- Bourque ... Bourque ... Soooo close.

- Dominating win. Stranglehold series lead coming home. Habs looked amazing this week. Habsland ought to be getting excited about what might be ....


- Habs powerplay finally comes to life. Set play Subban shot pass redeflected in nicely by Desharnais. 1-0.

- How the heck does Prust draw a rough on that scrum??? Tim Peel, that's how.

- Tampa forwards are simply going around Emelin at will. One of these times, they're going to score because of that. 

- Pacioretty went down awkwardly off a hit, as in right on his tailbone. He's sitting on the bench in great  discomfort.

- Gorges with a terrible shift - giveaways and soft slot coverage galore. Yikes.

- Tim Peel with an absolutely brutal trip call on Desharnais. Amature officiating at its best (or worst).

- Rene Bourque. Almost no more. That was one of the best Habs goals seen all season. That might have been the best by any Hab this year.  Amazing score. 2-0.

- Weaver and Bouillon a mess, and Price with an incredible left pad save on Pauquette to keep Tampa off the board. Not sure who's the weaker link, but Weaver has not been meshing well with Frankie this series. 

- Habs bench looks really uptempo very energized, very positive. Tampa bench very quiet, subdued, pretty much the exact opposite.

- Habs controlled much of the 2nd - neutral zone checking has really been a significant differing factor in this series. It's giving Tampa's speedier forwards fits in trying to organize any kind of transition, and helping the Habs to gain a defined possession edge. Also, Carey Price. When he's on, this team becomes exceptionally difficult to beat. 20 minutes left and the Bolts are now faced with a desperate situation. Expect them to come out full flung to start the 3rd. They've got nothing left to lose.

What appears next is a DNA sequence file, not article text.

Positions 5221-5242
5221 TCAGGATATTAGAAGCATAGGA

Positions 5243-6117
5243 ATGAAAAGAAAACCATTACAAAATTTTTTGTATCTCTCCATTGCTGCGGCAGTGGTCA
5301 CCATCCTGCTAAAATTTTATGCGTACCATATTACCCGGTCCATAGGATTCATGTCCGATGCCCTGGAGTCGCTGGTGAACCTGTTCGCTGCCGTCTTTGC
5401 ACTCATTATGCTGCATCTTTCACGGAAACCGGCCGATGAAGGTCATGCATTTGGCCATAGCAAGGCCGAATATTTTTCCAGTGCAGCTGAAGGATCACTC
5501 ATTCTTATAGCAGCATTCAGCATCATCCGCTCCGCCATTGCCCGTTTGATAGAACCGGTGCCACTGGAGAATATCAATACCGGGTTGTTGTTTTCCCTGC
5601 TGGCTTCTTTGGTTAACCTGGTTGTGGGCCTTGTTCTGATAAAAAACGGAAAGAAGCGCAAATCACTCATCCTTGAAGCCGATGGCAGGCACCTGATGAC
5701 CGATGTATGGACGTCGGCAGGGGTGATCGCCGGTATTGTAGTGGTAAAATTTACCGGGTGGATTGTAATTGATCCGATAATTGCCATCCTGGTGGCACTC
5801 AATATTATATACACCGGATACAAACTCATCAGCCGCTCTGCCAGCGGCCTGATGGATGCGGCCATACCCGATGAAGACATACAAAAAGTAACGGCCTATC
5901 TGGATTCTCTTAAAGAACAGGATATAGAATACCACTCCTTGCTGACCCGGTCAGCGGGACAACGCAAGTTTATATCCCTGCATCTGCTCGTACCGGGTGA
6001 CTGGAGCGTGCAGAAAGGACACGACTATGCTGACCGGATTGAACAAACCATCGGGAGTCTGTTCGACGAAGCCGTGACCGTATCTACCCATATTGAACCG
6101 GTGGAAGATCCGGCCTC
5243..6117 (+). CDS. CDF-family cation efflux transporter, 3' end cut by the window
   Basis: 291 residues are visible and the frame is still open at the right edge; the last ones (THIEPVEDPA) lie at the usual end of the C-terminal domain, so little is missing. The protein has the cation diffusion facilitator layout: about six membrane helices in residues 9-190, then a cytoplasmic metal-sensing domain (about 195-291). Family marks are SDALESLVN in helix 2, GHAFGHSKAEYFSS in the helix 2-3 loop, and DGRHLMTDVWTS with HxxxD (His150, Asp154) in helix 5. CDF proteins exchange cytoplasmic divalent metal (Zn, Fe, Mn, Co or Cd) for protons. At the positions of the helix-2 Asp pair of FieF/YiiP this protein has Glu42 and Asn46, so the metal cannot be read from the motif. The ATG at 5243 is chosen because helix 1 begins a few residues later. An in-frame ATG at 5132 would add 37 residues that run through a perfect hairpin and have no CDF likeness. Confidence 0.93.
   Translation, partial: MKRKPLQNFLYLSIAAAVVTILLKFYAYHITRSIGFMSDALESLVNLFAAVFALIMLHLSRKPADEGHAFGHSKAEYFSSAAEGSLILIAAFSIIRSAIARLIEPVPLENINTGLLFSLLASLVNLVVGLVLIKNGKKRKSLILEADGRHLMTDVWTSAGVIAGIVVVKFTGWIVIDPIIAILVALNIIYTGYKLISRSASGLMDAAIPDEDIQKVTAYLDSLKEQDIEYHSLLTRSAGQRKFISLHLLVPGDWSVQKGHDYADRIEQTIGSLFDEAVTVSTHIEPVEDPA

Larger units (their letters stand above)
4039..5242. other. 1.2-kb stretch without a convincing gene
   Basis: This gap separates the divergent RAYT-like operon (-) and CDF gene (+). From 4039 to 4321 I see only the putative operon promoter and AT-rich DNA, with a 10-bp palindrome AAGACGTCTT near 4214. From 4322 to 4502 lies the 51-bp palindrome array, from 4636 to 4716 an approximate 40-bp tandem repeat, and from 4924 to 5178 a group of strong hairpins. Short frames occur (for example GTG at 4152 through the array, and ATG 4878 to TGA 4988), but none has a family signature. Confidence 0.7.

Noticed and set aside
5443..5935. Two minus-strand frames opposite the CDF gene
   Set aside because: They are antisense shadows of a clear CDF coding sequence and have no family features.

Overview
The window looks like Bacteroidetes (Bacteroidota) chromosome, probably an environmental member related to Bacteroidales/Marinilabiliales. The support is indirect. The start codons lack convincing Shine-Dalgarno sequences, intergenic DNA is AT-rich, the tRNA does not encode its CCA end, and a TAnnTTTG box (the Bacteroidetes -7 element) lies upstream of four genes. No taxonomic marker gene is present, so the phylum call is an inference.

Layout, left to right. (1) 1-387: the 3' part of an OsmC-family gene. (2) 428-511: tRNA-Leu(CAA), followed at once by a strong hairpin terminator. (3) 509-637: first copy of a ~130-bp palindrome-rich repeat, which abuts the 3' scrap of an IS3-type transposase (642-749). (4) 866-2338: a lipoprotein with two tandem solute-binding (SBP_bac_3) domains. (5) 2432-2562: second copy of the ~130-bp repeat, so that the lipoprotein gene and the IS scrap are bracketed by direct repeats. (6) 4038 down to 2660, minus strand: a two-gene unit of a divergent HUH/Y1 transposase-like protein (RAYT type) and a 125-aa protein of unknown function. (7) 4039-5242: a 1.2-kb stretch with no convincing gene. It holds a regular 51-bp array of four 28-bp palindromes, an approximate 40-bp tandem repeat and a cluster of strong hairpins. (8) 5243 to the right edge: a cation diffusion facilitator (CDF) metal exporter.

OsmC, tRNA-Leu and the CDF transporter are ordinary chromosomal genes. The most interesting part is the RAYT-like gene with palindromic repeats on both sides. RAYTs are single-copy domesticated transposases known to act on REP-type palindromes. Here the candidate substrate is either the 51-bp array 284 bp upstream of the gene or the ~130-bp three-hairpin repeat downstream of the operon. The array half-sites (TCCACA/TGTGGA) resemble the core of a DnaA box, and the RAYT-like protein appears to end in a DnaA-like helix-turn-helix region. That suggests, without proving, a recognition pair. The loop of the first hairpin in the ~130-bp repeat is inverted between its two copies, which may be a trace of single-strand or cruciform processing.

- Palat is out, Tampa going with 11 forwards and 7 D. 

- Tampa comes out stormin, no surprise. Price steady.

- Lindback doing a decent job so far with rebound control.

- Bourque with an excellent backcheck to possibly stop a goal. Continues to play a strong series.

- Sweet breakaway save by Lindback on Gionta. And even better pass by Bourque to spring the Captain, who was completely and absurdly free.

- Eller line by far the Habs best so far - driving the Bolts nutty with aggressive forecheck, and generating quality chances. 

- Lindback looking far more relaxed and confident tonight. 

- 4 minute high stick to Stamkos. Habs PP can now be doubly inept.

- Too many men. On a four minute man advantage. We have just reached PP rock bottom.

- Putting Weaver on the man advantage with a minute left won't help much.

- Pretty even first, Tampa coming out much harder than game one, and Lindback looks good. This one is stacking up to be a close final score. 


Happy game day!! Anyone else still doing their happy dance from Wednesday night? Oh, poor Steve Yzerman! Awe. Keep your chin up Steve. It'll be okay Steve.
Actually, maybe it won't. Couple of injury notes out since Game 1, none of them particularly encouraging for Tampa. First, Ben Bishop won't play for Game 2, and while he "hasn't been ruled out" for later games in the series, whenever you hear a team say "maybe he'll be back!!", it almost always means he ain't coming back.
The other bit of bad news is rookie star Ondrej Palat, who was injured in game one, is probable no tonight ... we think? Jon Cooper made that announcement after practice this morning, and after quizzing a reporter as to whether he tweeted the information out, he (humorously?) then did a 180, and said "okay, Palat's in".
We're pretty sure Palat's out. Which is huge, because he comprises a significant portion of the Lightening's offense this year.
So less offense, and no starting goaltender. It's a rough situation for Steve and his troops.
- The Lightening have placed white t-shirts on every seat in their arena for a "White Out" tonight. That'll go just great because nothing instills fear into the eyes of an opponent than the intimidating colour of ... white. Amiright?
- Habs scratches for tonight. Doug Murray, George Parros, Ryan White, Jarred Tinordi, Travis Moen.

Tuesday, 15 April 2014

Game One - EC Quarter Finals: Habs vs. Bolts


- Okay, even though Price hasn't looked his usual self, you still have to give the Habs a huge, huge advantage in overtime.

- Therrien sends out his pluggers and grinders to start the OT.